I’m not much of a hot weather person. And actually I’d very much rather be a bit on the cool side, a couple of degrees below that standard definition of whatever room temperature happens to be. A little bit of chill in the air is just perfect for me.
But the problem is that I live in a climate that has quite a bit of seasonal temperature fluctuation. At the extremes we dip to the bone-chilling, skin-numbing cold of the mid-minus fourties Celsius in the heart of winter — and then into days of blurring, sweating, sweltering hot with temperatures in the high thirties or occasional low fourties (Celsius again) in the peaks of summer.
I have a rule that I generally follow when I run: the fifteen at fifteen. I take the outside, ambient temperature and add fifteen degrees. The resulting number is an approximation of what my personal temperature feels like after about fifteen minutes of running (though, these days, fifteen minutes is barely a warm-up.) So, as an example: when it is a pleasant ten degrees Celsius outside and I run, then after fifteen minutes it feels like about twenty-five degrees — or just cozy and a bit on the warm side. When it is -20C outside, and sinking towards the lower limits of where I usually stop having fun with running shoes on, then fifteen minutes into things it feels like five below zero: chilly, but pleasantly and even refreshingly so. Now, if you’re still following with the math, when the outside temperature is thirty degrees Celsius (such as it’s been on and off for a few weeks now) then on a summer, Sunday morning, the sun beating down and all that, and we start our long (often ninety-minute-plus) runs you can probably guess where I’m going with this: fifteen minutes into, things suddenly feel like a sweltering forty-five Celsius in the sun. For those still thinking in that other temperature scale, that’s about 115 Fahrenheit. In the sun. Running. For someone who does not like heat.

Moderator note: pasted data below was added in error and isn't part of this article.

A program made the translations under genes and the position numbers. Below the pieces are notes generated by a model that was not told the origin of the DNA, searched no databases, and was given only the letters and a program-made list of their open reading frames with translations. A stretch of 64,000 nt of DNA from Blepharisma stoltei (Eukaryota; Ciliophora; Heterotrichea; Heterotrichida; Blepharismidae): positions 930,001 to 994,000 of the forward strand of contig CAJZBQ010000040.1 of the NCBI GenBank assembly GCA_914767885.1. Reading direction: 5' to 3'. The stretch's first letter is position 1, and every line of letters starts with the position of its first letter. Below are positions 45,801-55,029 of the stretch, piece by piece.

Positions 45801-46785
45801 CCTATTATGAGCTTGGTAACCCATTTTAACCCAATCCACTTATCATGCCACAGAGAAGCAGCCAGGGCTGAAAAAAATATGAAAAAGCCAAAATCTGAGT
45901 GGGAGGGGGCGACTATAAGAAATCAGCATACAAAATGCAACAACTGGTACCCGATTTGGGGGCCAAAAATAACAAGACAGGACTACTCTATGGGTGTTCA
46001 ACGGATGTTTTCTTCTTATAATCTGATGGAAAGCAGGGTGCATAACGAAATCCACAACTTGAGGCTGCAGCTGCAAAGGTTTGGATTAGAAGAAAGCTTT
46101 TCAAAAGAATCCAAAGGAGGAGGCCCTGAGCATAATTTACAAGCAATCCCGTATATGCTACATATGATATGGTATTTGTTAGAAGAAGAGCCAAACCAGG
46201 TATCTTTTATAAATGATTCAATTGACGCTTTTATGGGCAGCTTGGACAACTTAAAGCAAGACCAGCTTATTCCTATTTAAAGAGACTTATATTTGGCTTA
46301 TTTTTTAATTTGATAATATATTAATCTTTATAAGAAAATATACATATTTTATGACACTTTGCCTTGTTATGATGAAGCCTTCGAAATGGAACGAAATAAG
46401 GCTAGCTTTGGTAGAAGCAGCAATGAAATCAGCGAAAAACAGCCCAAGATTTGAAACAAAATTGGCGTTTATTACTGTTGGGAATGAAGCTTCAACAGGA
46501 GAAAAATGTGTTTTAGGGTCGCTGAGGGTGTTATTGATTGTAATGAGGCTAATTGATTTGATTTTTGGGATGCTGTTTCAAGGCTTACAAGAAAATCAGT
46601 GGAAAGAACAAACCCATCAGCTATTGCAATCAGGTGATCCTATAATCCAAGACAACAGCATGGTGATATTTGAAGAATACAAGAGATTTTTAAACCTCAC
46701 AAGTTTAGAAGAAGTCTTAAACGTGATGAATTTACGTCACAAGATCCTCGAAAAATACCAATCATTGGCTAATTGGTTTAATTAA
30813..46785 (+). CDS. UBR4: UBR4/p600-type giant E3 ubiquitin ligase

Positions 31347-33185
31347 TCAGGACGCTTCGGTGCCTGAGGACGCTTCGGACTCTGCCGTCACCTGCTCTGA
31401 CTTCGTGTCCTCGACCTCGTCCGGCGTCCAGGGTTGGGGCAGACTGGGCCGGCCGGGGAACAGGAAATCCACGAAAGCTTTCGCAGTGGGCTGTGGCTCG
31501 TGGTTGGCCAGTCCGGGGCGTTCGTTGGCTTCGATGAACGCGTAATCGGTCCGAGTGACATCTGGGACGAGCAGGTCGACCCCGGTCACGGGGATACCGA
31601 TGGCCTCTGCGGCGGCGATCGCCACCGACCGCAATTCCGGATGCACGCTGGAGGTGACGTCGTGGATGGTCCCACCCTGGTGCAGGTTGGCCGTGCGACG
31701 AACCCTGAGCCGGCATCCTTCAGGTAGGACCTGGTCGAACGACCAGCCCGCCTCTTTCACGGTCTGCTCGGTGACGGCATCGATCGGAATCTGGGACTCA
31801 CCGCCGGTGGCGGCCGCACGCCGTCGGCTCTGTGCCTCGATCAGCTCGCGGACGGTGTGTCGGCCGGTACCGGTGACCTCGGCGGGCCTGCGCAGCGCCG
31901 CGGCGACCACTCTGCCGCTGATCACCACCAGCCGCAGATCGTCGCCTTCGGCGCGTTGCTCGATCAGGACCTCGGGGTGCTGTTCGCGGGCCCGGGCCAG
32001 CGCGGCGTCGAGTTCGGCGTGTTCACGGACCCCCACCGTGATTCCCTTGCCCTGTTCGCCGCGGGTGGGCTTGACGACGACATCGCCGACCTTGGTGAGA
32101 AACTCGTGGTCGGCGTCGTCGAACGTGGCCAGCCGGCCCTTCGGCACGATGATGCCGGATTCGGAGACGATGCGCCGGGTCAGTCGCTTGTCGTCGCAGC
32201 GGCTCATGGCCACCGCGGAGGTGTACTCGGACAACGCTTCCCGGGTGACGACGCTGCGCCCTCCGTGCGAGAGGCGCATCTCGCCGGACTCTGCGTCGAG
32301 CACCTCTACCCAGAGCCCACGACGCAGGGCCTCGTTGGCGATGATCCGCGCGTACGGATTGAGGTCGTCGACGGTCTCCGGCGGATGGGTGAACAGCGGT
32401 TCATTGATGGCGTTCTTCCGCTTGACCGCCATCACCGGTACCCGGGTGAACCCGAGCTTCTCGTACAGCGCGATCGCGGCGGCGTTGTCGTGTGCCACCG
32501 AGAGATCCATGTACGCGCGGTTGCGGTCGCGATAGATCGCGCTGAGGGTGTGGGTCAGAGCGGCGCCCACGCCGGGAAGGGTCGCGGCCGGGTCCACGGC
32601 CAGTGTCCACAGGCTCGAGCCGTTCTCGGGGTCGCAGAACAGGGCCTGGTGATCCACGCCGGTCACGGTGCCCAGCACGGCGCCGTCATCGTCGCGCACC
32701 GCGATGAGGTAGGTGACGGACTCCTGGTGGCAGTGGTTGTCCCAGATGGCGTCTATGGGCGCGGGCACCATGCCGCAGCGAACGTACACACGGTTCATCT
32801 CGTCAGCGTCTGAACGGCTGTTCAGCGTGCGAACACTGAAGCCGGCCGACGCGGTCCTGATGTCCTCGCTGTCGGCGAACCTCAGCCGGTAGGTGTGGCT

I tend to get a little punchy.
It is in those heat-stroke-inducing moments of delirium that I dream wishfully of gloved fingers huddled together and wrapped inside my palms for warmth in those first few minutes of a bitterly cold run. It is in those sweat-pouring-from-my-brow moments that I long for the brisk winter air washing over the few square centimeters of exposed forehead peaking from out from between my toque and scarf. It is in those foot-sweating, toe-chafing, blister-inducing moments that I recall the sweet sounds of fresh snow crunching under my feet. I dream of winter. In my mind I sing odes to winter. I curse the summer heat, shake my fist at the sun-heated-asphalt, and take another weary step closer to shade.
And then swear to never run another step in this heat. I swear it every single time, but then a few days later… repeat.
I should run more in the summer. The streets are clear. The grass is green. The flowers fill the air with pleasant aromas that wash over our faces as we trod on by. I really should run more, but my biggest excuse is the hot. Just the hot. Hot. I hate the hot. I loathe the hot. And on those days filled with so many too-hot-to-be-alive moments, I hide in my cool basement trying to forget the guilt of not sweating on the hot streets, and maybe even counting the days until the leaves start to change and the frost… well, I’ll shut up now.